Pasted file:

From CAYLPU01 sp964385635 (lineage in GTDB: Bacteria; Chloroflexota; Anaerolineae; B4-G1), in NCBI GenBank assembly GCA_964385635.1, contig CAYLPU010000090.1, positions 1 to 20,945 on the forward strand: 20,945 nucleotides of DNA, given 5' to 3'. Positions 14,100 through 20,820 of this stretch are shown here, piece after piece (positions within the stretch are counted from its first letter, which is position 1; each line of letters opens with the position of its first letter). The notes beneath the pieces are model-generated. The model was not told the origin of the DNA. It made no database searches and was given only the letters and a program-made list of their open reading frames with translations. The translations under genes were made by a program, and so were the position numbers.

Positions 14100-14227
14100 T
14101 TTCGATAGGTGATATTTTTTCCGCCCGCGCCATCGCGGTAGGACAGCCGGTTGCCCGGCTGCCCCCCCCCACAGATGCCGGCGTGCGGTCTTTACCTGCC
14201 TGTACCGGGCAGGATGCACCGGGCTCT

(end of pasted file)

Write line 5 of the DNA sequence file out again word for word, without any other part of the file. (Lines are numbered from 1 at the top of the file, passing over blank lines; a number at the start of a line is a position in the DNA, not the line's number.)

14201 TGTACCGGGCAGGATGCACCGGGCTCT